Costa Rica will open 12 national parks, plus the Monteverde Cloud Forest Reserve, in accordance with new measures announced by the Health Ministry.
But in keeping with the country’s plan for a gradual reopening of activities, the National System of Conservation Areas (SINAC) has imposed a set of limitations to help reduce the chances of a coronavirus outbreak.
Remember, Costa Rica’s borders are still closed to arriving tourists. While the country is reactivating its tourism sector, it’s focusing on domestic visitors first.
Here’s what you need to know:
Thirteen parks will open
The following national parks can open Monday, May 18:
- Irazú Volcano National Park
- Poás Volcano National Park
- Guayabo National Monument
- Braulio Carrillo National Park
- Carara National Park
- Corcovado National Park
- Manuel Antonio National Park
- Cahuita National Park
- Arenal Volcano National Park
- Rincón de la Vieja National Park
- Los Quetzales National Park
- Tapantí National Park
In addition, Monteverde Cloud Forest Reserve has been authorized to reopen. While Monteverde is a private reserve, it’s a “site of strong tourist visitation,” SINAC said, and critical to the local economy.
Costa Rica’s remaining protected wildlife areas will open at a later date; on Monday, authorities suggested this would occur June 1, but that could change if coronavirus cases spike.
Health measures to be applied
All open national parks will operate at 50% of their capacity to avoid crowds, SINAC said.
In addition, the following measures will be enforced:
- Lunch areas, camping areas, gift shops, cafeterias, and some viewpoints will be closed.
- Parking lots will block off every other space.
- Entry “will be done in groups and maintaining a distance of 1.8 meters (6 feet) between people.”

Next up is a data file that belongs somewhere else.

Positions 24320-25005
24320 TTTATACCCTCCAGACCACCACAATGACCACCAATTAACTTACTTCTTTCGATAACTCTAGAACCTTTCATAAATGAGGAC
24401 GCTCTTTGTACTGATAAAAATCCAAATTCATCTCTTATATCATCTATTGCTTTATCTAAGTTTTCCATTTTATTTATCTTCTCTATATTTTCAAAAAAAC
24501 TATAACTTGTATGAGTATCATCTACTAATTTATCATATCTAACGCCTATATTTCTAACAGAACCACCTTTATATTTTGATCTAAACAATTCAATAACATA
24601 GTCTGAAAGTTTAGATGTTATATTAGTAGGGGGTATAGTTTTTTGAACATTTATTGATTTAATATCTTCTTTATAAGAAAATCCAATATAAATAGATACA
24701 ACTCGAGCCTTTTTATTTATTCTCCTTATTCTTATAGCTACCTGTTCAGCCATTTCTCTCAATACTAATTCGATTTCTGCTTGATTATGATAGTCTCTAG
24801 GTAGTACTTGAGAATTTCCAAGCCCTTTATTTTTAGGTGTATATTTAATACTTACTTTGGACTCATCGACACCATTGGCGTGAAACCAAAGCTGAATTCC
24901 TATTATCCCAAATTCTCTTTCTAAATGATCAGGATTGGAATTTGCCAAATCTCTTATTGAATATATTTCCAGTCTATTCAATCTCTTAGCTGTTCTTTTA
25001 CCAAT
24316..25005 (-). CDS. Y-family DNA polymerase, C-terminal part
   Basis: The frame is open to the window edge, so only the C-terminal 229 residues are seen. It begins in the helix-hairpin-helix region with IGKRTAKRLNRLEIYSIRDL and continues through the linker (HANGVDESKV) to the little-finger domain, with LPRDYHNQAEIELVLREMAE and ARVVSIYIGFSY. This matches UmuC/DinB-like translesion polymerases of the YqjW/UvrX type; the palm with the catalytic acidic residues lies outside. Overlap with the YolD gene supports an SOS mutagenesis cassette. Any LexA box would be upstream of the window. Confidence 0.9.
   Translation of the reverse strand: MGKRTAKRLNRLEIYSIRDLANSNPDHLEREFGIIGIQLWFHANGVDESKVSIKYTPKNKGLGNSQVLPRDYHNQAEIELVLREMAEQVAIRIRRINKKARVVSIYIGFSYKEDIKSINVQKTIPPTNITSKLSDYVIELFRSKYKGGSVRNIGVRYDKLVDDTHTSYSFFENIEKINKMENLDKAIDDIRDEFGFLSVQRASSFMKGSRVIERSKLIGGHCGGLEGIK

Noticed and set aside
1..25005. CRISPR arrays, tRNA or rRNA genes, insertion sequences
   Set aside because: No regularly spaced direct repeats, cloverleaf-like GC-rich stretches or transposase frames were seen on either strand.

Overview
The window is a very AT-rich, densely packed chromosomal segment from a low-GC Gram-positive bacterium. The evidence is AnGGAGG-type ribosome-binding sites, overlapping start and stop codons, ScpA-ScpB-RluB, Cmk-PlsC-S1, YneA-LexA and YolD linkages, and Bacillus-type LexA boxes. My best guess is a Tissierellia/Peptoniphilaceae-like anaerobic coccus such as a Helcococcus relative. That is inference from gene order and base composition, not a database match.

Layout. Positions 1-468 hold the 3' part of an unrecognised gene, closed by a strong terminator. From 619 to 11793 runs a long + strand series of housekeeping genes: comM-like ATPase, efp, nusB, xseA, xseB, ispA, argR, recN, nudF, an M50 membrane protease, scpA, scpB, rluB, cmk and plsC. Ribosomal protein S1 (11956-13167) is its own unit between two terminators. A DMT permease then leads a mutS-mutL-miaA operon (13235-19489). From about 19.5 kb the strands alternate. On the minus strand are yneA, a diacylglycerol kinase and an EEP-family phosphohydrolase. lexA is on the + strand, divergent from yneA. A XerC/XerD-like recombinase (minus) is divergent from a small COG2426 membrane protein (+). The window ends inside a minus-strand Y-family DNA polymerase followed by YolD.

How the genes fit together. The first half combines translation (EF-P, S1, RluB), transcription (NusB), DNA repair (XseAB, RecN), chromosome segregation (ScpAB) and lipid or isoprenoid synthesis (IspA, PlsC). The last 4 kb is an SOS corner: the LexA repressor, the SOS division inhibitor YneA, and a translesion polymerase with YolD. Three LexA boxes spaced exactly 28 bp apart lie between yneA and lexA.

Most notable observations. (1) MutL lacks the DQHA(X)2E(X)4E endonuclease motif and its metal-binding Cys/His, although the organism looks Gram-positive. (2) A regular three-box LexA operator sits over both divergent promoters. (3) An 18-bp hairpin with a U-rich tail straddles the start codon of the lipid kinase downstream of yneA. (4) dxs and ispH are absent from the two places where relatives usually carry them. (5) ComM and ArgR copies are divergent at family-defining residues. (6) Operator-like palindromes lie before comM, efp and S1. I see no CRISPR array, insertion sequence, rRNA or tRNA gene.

Visitors will be permitted to walk on beaches within national parks but will not be allowed to stay on the sand for any extended period of time. (In other words, visitors cannot sunbathe, sleep, or lay out on the beach within national parks.)
Tickets can be purchased at the park
While Health Minister Daniel Salas said Monday that visitors must pre-purchase their entry to a national park, most of Costa Rica’s protected wildlife areas don’t have an online reservation system.
According to SINAC, “acquisition of tickets can be made at the site, with the use of a dataphone or in cash, with the exception of National Parks that use online reservations.”
The relevant exception is Poás National Park, which has an online reservation system available at: serviciosenlinea.sinac.go.cr. (We detailed the booking process in this story.)
Editor’s note: The Health Ministry originally announced that national parks would reopen Saturday, May 16. On Wednesday, they issued an updated statement that the 12 parks would instead reopen Monday, May 18.